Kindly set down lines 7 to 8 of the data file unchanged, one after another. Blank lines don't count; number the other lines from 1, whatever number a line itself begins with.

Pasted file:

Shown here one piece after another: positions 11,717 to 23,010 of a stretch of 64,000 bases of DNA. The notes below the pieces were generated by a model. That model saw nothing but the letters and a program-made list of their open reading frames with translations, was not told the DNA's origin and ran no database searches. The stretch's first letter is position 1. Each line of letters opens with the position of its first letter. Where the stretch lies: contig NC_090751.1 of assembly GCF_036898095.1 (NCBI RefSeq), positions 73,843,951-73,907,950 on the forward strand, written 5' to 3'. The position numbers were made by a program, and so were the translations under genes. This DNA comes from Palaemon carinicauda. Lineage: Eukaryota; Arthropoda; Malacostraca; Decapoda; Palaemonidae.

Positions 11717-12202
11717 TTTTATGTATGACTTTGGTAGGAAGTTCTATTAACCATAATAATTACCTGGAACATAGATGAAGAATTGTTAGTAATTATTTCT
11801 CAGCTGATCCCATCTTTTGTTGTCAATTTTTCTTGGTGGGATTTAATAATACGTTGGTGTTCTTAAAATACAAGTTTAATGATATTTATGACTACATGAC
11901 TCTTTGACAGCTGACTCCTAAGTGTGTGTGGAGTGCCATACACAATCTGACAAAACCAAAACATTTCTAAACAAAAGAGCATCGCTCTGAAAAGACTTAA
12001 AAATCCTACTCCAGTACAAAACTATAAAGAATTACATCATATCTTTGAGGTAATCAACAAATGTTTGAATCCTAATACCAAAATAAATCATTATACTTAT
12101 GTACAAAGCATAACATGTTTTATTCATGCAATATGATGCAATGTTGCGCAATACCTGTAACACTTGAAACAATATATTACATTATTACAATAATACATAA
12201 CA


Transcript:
12101 GTACAAAGCATAACATGTTTTATTCATGCAATATGATGCAATGTTGCGCAATACCTGTAACACTTGAAACAATATATTACATTATTACAATAATACATAA
12201 CA